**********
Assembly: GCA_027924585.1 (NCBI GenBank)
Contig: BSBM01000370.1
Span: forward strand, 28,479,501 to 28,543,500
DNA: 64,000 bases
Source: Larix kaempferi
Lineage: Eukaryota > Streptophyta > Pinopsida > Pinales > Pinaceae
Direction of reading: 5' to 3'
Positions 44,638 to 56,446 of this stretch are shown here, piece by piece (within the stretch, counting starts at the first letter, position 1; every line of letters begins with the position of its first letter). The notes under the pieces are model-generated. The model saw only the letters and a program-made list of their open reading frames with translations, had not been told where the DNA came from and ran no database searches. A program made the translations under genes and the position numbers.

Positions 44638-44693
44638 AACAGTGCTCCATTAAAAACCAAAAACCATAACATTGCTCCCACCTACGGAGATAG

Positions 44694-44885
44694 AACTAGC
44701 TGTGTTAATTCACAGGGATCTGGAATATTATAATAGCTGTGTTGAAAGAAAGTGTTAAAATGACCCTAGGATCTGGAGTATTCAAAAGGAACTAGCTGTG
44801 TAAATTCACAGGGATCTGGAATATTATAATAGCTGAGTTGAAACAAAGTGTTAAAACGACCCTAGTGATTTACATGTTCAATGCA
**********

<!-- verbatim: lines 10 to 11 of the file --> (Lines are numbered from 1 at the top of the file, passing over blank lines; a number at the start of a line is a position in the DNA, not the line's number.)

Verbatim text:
44638 AACAGTGCTCCATTAAAAACCAAAAACCATAACATTGCTCCCACCTACGGAGATAG

Positions 44694-44885